After an entry of order or judgment is entered in a federal court in a civil lawsuit, either party has 30 days from that date to file a notice of appeal to have the case reviewed by an appeals outcome for error. Thirty days can obviously go by quickly, and the decision on whether to appeal or not is an important and often complicated issue. Thus, the question often arises whether either party has the ability to file a notice of appeal even after those 30 days are up. The answer is yes in some cases, although parties are still encouraged to file within the 30-day limit wherever possible.
Asking the Appeals Court for an Extension of the 30-Day Limit
While either party can appeal a civil court decision as a matter of right within 30 days – which means that the court cannot reject hearing the appeal if filed within that time – the appeals court will exercise discretion in determining whether parties should receive an extension of that 30-day window.
Under the Federal Rules of Civil Procedure, a party can move to appeal the case within an additional 30-day window after the initial 30 days expired, but will have to persuade the court that there was “excusable neglect” or “good cause” which prevented the party from filing the notice of appeal on time. Any number of factors might qualify as excusable neglect or good cause, and an experienced appeals attorney can make your best case on this issue.
Aside from the court exercising discretion in allowing such an appeal, filing a notice of appeal via a time extension also requires notice to be given to the other party, which is not the case otherwise.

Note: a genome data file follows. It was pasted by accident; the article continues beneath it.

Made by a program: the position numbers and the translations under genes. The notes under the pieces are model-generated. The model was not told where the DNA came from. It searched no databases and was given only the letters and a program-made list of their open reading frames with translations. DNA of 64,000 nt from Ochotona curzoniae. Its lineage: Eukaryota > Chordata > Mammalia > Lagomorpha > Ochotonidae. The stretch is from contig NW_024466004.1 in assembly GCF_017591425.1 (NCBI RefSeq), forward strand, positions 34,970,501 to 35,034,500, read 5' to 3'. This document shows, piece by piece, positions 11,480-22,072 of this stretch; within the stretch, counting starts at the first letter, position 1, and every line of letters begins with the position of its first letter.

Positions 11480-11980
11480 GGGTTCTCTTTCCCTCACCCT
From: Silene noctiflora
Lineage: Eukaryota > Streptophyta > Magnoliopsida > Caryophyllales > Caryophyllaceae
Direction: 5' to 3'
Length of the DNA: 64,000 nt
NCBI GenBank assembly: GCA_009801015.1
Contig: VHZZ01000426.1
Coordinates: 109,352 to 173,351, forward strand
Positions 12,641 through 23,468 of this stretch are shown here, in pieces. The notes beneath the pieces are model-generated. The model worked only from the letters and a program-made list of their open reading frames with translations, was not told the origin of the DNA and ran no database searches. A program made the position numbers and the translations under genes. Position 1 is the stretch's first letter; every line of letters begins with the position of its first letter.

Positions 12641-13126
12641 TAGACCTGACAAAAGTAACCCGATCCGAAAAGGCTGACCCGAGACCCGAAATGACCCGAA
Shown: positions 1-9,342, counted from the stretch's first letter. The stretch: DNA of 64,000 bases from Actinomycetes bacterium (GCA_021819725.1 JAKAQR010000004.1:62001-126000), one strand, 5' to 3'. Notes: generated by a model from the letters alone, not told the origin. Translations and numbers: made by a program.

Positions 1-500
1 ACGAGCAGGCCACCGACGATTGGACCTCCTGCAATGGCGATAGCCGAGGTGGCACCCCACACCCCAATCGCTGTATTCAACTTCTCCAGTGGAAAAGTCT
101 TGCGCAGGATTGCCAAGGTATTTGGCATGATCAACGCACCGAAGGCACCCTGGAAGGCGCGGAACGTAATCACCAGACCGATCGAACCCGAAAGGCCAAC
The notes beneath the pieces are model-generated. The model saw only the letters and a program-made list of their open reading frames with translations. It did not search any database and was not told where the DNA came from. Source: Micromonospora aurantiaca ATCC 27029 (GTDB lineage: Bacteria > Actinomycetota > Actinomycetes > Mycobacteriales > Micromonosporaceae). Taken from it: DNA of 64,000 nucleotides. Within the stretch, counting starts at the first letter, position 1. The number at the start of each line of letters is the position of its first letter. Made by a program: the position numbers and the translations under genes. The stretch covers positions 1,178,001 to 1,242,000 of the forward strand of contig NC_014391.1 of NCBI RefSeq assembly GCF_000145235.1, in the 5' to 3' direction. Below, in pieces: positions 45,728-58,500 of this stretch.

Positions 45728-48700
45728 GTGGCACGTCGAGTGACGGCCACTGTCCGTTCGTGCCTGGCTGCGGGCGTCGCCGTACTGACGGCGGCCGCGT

Asking the Court to Reopen the Time to File an Appeal
A party may still attempt to appeal a case even after the second 30-day period has passed by asking the court to reopen the time to file an appeal for 14 days, but will have to persuade the court of the following three criteria:
- They did not receive notice of the entry of judgment or order within 21 days of its entry;
- The motion is being entered within 14 days of receiving the notice or within 180 days of its entry, whichever is earlier; and
- That no party will be prejudiced by reopening the time to file
Talk to an experienced appeals attorney regarding likelihood of success with filing an appeal after the initial 30-day limit has passed.
Legal Assistance With Federal and State Civil Appeals
The Law Office of Corey Evan Parker is focused on the civil and criminal appeals process in Washington and California. If you are considering filing a criminal or civil appeal, feel free to contact Mr. Parker today for a no obligation 30 minute consultation.